15. The droids R2-D2 and C-3PO are said to be based on the 1958 Akira Kourosawa film Kakushi toride no san akunin (The Hidden Fortress). Other characters in Star Wars were also drawn from the film including Han Solo and Ben Kenobi.
MARKETING AND MERCHANDISING
16. Cinemas in the US were press-ganged into buying the film after few took up the option, with the threat that they wouldn’t get The Other Side of Midnight – a widely-anticipated adaptation of a Sidney Sheldon novel. The Other Side of Midnight, starring Susan Sarandon, was a box office flop.
17. Publicity supervisor Charles Lippincott was aware of the power of the sci-fi fan, going along to conventions to talk about Star Wars and what audiences could expect. He was largely credited with bringing in huge opening day audiences.
18. The merchandise for the film was not in place to accommodate the demand for the first Christmas rush after the film’s release. Lucas and merchandise company Kenner Toys hit upon a novel idea with the introduction of early bird certificate boxes. These were basically empty boxes that promised the receiver they would get the figures once they had been made. They sold for $16 at the time and the actual figures arrived two months later. Limited edition packs were re-released in 2005.
19. More than 250 million small action figures were shipped in the eight years after the first film, going to countries across the world. In the first year alone 42m were sold.
20. Composer John Williams won an Oscar for his score for Star Wars. The music was later named by the American Film Institute as the greatest film score of all time.
21. A New Hope was the only one of the six films in the franchise to be nominated in the Academy Awards best picture category. It lost out to Woody Allen’s Annie Hall.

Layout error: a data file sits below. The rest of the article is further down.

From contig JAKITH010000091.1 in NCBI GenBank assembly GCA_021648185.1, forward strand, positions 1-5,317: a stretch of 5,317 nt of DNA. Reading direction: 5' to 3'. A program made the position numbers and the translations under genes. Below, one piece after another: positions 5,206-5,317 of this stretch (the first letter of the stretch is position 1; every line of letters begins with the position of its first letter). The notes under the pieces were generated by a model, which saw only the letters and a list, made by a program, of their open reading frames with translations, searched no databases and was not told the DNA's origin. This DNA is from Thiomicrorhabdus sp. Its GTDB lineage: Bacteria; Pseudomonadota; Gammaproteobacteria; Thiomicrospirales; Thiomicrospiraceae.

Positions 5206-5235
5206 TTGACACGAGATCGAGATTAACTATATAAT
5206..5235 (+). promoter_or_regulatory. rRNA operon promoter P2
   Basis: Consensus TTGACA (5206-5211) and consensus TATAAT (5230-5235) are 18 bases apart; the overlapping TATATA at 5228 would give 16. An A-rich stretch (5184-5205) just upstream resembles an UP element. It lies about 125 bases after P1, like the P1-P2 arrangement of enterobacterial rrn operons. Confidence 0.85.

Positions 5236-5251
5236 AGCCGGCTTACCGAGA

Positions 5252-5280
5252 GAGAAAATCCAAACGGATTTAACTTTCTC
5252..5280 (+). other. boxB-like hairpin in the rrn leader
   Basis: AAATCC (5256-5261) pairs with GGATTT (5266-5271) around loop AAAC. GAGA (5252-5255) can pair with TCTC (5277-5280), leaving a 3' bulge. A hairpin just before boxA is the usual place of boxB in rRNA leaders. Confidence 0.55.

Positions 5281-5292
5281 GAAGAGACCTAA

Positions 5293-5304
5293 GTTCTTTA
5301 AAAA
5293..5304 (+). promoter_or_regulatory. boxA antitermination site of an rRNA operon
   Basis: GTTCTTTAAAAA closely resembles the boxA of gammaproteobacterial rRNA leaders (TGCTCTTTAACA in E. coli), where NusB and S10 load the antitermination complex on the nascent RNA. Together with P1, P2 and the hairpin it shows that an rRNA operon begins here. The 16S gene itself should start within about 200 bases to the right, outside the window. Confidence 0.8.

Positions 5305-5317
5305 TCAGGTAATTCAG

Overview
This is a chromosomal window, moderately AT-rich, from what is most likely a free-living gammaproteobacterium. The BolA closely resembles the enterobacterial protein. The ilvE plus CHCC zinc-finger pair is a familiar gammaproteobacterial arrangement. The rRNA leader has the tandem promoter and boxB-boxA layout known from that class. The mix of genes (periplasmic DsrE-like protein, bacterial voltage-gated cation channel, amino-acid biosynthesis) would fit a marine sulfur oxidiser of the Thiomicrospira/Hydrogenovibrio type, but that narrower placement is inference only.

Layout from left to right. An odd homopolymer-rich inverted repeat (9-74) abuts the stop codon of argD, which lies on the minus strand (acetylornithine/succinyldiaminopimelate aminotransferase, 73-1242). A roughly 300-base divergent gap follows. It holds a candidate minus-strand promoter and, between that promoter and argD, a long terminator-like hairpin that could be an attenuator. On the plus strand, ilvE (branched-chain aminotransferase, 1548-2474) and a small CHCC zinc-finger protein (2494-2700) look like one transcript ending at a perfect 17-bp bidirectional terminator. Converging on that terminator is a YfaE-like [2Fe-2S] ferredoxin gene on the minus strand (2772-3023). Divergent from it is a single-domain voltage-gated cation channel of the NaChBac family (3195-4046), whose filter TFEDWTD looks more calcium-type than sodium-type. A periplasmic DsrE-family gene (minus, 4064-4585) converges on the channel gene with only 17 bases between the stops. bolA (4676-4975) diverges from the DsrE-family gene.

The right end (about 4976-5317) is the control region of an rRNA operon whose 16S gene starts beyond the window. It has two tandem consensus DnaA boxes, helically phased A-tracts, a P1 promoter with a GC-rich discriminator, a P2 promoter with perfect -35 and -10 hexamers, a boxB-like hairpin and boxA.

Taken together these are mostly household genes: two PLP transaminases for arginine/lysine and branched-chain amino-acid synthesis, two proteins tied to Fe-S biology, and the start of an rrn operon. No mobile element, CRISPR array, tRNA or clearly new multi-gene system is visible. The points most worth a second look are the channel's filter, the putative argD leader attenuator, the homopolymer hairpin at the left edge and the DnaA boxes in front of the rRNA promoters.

MISHAPS AND MISCELLANEOUS
22. Mark Hamill, who played Luke Skywalker, was involved in a car accident following primary shooting. His face was damaged making reshoots impossible. Hamill later said he only broke his nose and reports that his face was reconstructed were wide of the mark.
23. Anthony Daniels was injured during his first outing as C-3PO when a leg piece fell off his gold-coloured costume and shattered – stabbing him in the foot.
24. On the first day of filming in the deserts of Tunisia, the country experienced its first major rainstorm in 50 years and a rest day had to be called.
25. When filming moved to Elstree it was hoped the earlier problems encountered in the desert would be finished. But a new problem arose in the shape of the strict British working conditions adhered to on set. Lucas says that filming had to close at 5.30pm on the dot, unless he was in the middle of a shot – when he could ask workers to stay for an extra 15 minutes.
Darth Vader costume
Darth Vader was played by British actor Dave Prowse
26. One of the most famous bloopers from the film is when stormtroopers burst into a room and one of them hits his head on the door frame. Fans of Star Wars and the blooper have spotted hundreds of “mistakes” throughout the Star Wars franchise but many can only be spotted by the most eagle-eyed viewer.
27. Peter Mayhew, who played Chewbacca, worked as a hospital orderly in London before being cast as the Wookiee. He was said to have got into character by copying the mannerisms of animals he visited at the zoo.
28. David Prowse, the 6ft 7ins actor who plays Darth Vader, had problems filming lightsaber scenes as he kept breaking the poles that were used as stand-ins for the weapons. In the sequels, fight co-ordinator Bob Anderson stepped into the costume to film the lightsaber scenes.
29. George Lucas wanted his sets to look worn and scuffed but the studio cleaning service continually cleaned and tidied up after a day’s filming – much to the director’s dismay.
30. Lucas’ stress levels reached such a height that he thought he was having a heart attack. He was diagnosed with hypertension and exhaustion and told to rest – something the punishing schedule would not allow. One can only imagine his life insurance quotes now.